Having decided to take an unpaid leave from work and try doing something else, it was Paris that we settled upon with my fiancee as our new place of residence for at least a year. After spending a month in clean and well-organised Japan, moving to Paris was a bit of a shock. We rented a small studio in Montmartre with a leaking toilet that was actually placed in the room, being only cordoned off by a thin partition. It was on the ground floor and the window was so low that if a bigger dog wanted to, he could have peed straight into our room. The wooden shutters were cool, though, and I always liked the moment in the morning when one of us undid the metal latch and pushed the folded shutters to the sides of the window. The first thing we could usually see in the morning were the legs or the hind parts of a pair of tourists strolling down our street in the direction of the Sacre Coeur. “Aber ja, Mathilde, es ist hier, kuk mal nach links!” 

There was a Greek “traiteur” on the other side of the street who used to sit outside the shop in the evenings with his notebook and one could almost imagine the scene taking place somewhere in the Peloponese and not in rue Andre Barsacq in Paris. We got to know each other after a while and exchanged friendly nods. In the warm May evenings we sometimes went for a walk along the curvy lanes of the hill, discovering quiet, scenic squares, where the local inhabitants would descend to smoke a cigarette on the bench while their dogs would roam around sniffing the warm evening air.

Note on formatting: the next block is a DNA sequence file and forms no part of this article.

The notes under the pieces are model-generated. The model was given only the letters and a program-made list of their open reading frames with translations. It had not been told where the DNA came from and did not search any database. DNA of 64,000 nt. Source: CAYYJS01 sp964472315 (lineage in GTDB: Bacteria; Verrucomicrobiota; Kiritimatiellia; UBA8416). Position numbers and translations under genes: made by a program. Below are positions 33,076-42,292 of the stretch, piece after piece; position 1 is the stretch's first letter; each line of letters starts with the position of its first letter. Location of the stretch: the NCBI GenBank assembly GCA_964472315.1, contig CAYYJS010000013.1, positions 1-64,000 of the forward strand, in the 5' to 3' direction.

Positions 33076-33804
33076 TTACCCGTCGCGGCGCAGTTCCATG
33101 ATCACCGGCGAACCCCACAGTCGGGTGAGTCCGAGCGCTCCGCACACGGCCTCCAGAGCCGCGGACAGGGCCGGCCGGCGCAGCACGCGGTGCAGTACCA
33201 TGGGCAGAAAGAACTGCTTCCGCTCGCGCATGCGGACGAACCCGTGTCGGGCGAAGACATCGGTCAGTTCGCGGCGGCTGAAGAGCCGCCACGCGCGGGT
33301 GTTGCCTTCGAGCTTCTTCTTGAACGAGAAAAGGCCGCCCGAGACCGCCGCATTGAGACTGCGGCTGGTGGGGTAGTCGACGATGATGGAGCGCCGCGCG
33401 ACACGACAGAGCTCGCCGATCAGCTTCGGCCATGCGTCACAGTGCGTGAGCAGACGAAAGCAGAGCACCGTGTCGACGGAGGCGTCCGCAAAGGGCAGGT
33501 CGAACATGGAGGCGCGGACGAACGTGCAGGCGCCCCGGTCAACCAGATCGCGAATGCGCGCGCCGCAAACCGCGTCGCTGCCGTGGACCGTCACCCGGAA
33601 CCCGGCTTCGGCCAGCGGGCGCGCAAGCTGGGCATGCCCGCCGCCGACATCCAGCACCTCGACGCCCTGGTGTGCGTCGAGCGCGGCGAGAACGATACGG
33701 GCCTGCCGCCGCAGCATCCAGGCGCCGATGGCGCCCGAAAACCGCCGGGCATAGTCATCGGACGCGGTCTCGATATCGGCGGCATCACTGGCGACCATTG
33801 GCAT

Aaah Montmartre! Living there had its charm but when an opportunity knocked three weeks later, we did not hesitate and moved to a slightly bigger apartment with a proper toilet in the 15th near Parc George Brassens. It’s the small things that matter the most, don’t you think?







(photos (c) Lucia Supova)

A man with a match in his hair

He got on the tram. A man of African origin, dressed in an immaculate dark suit. Middle-aged, bespectacled. He sat on the only free seat left. A man like any other, especially in a big city like this. Then we looked at him again. There was something odd about him… A match was half buried in his thick hair! I looked at my fiancee. We winked at each other, smiled, hypothesised. It could have been his naughty grandchildren playing a prank on him…. The tram rattled on but I could not shake off this strange feeling of déjà vu. Then it struck me! Of course! The cult Polish band The Elektryczne Gitary (The Electric Guitars) have a similar song! The Man with a Leaf on His Head.


These are the lyrics, I hope I translated them correctly
(if not, feel free to propose corrections):

Man with a Leaf on His Head

A man with a leaf on his head got on the bus
No one wants to help him, no one tells him anything
Everyone just stares, everybody just stares
and nobody does anything

A man with a leaf on his head is sitting in the bus
It’ll take some time before he learns about the leaf in his thin hair
He just stares out of the window, he just stares out of the window
and he does not do anything

Watch out! These are not clouds, it’s the Palace of Culture
Leaves are flying from the trees, leaves are flying from the trees

That man with the leaf on his head is sitting in the bus
No one wants to help him, no one tells him anything
Everyone just stares, everybody just stares
and does nothing

Another man, just like the first one, got on the bus
Compassionate, he told him all about it
The first one patted his head and took out the leaf
Because, he says, I’m from the woods, because I’m from the woods

Watch out! These are not clouds, it’s the Palace of Culture
Leaves are flying from the trees, leaves are flying from the trees


And this is the song. Enjoy!